Posts Tagged ‘Duane Allman’

“At Fillmore East” by the Allman Brothers Band (1971)

The first two albums by the Allman Brothers Band drew plenty of critical acclaim, and the latter, “Idlewild South,” rose to No. 38 on Billboard. But the main knock on those efforts was that, as good as they were, they hardly captured the concert experience.

Perhaps taking a cue from other bands in similar situations – the Grateful Dead and Quicksilver Messenger Service come to mind – the Allmans opted to record live for their third album. On March 12 and 13, 1971, the tape rolled at New York’s Fillmore East, capturing a couple of performances. The reels went to producer Tom Dowd, who did some tweaking to come up with two LPs’ worth of material.

The results were better than anyone could have anticipated, given the Allmans’ propensity to stretch out songs and the relatively primitive recording technology available. “At Fillmore East” captures what may have been the most dynamic rock band of the time, and that certainly was when giants roamed the earth.

The Allmans and Dowd divided the LPs thematically: The first consisted of blues covers, the second of originals. In this band’s case, the term “cover” is used loosely; each of the first four tracks is given a treatment that defines it as an Allman Brothers standard.

The album kicks off with its most radio-friendly song to this day, Blind Willie McTell’s “Statesboro Blues.” Willie never would have envisioned the power of Duane Allman’s opening slide guitar licks, punctuated by the rest of the band playing the main riff, launching into an eminently memorable blues-rock groove. Gregg Allman, though just 23 at the time, nails the half-boasting, half-pleading attitude of the tune’s narrator.

“Done Somebody Wrong” – credited to Elmore James, Clarence Lewis and Bobby Robinson – follows in a similar vein, with the Allmans giving the song a much grittier reading than the version did as “I Ain’t Done Wrong” several years earlier. Guest Thom Doucette complements the performance on some well-played harmonica.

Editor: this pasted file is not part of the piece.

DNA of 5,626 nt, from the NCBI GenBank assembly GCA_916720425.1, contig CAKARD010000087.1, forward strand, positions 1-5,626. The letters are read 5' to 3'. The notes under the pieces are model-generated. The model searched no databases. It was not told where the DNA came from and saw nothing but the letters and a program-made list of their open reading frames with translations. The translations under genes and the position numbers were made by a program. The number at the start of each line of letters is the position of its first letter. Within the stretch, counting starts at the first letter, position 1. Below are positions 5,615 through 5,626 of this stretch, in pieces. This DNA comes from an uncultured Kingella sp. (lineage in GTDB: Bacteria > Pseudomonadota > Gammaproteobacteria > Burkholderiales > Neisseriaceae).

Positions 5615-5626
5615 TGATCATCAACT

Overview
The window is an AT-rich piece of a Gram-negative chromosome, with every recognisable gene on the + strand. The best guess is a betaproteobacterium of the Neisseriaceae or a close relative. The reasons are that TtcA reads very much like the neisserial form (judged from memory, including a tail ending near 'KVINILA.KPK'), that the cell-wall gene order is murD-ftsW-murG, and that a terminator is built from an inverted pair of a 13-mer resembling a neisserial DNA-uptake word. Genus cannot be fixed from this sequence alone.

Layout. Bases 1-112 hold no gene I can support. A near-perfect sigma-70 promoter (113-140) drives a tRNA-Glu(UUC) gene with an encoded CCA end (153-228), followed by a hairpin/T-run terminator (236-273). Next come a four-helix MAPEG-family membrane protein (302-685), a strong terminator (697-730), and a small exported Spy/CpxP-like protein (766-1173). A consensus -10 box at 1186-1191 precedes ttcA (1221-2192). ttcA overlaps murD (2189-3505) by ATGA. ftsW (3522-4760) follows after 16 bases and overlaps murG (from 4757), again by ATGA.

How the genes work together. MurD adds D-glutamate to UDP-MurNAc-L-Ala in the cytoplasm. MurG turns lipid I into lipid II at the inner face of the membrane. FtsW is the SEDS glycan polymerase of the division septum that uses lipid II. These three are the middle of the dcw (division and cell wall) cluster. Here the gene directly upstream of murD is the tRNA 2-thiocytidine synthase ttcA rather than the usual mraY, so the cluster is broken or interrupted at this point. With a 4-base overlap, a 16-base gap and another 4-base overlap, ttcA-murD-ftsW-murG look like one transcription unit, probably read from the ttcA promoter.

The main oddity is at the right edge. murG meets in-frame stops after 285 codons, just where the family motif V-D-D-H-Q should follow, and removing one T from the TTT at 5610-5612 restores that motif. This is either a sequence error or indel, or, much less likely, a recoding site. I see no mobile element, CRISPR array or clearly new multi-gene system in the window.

Duane introduces “Stormy Monday” as a Bobby “Blue” Bland song before correcting himself to credit composer T-Bone walker, who called it “Call It Stormy Monday (But Tuesday Is Just As Bad).” Some notable rock versions included those by early hard-rockers Cream and Mountain, but the Allmans ended up with the definitive version, a slow blues that allows Duane and fellow guitarist Dickey Betts to show off their chops. Dowd cut about three minutes off the song for the LP; the full version later was released on the compilation called “The Fillmore Concerts.”

“You Don’t Love Me” is another popular blues-rock numbers of the ’60s, recorded by the likes of Kaleidoscope, John Mayall’s Bluesbreakers and the Al Kooper-Stephen Stills “Super Session” project. Those versions of the Willie Cobbs song are minor efforts compared with the Allmans’ behemoth: 19 minutes of guitar virtuosity, the likes of which hadn’t been heard on vinyl to that point, especially Duane’s lengthy unaccompanied turn. No wonder he was one of the most-demanded session guitarists of the era, in addition to his regular gig.

A relatively compact instrumental, “Hot ‘Lanta,” follows, a group composition that shows the Allmans’ collective knack for adapting melodic hooks to more complex arrangements, this time by way of bass player Berry Oakley. The outro seems to go on just a bit long, but it does give percussionist Butch Trucks an opportunity to display his skills on timpani.

Betts’ “In Memory of Elizabeth Reed,” which appears on “Idlewild South” as the band’s first original instrumental, doubles its length for the live version. The song demonstrates the band’s ability to seamlessly incorporate jazz elements into its repertoire, to a point that the musicians have drawn favorable comparisons to the work of John Coltrane and Miles Davis, which in as of itself is quite a feat. Trucks and fellow drummer Jai Johanny Johanson team up for an extended percussion duet, one that would grow in length in concerts over the decades.

The LP’s four side starts with one of rock’s classic artist-audience discourses.

Duane: “Berry starts her off.”

Fan: “‘Whipping Post’!”

Duane: “You guessed it.”

Oakley’s thundering bass in 11/4 time opens the epic, with the other instruments reaching a crescendo before Gregg begins wailing his tale of woe: “I’ve been run down, I’ve been lied to, and I don’t know why I let that girl make me out a fool/Took all my money, wrecked my new car, now she’s with one of my good-time buddies, they’re drinking in some cross-town bar.”

After the chorus, Duane takes an extended solo prior to the second verse: “My friends tell me I’ve been such a fool, and I had to stand back and take it, baby, all for loving you/I drown myself in sorrow as I look at what you’ve done/Nothing seems to change, the bad times stay the same, and I can’t run.”

Betts then solos before he and Duane take the song up the scale to its climax, where listeners to the debut album, “The Allman Brothers Band,” would expect the song’s finale. Instead, the band immerses itself into improvisational mode, seemingly drawing from the New Thing school of jazz before Betts comes up with a tidy guitar lead against well-assembled backing. Finally, Gregg’s vocal closes the proceedings …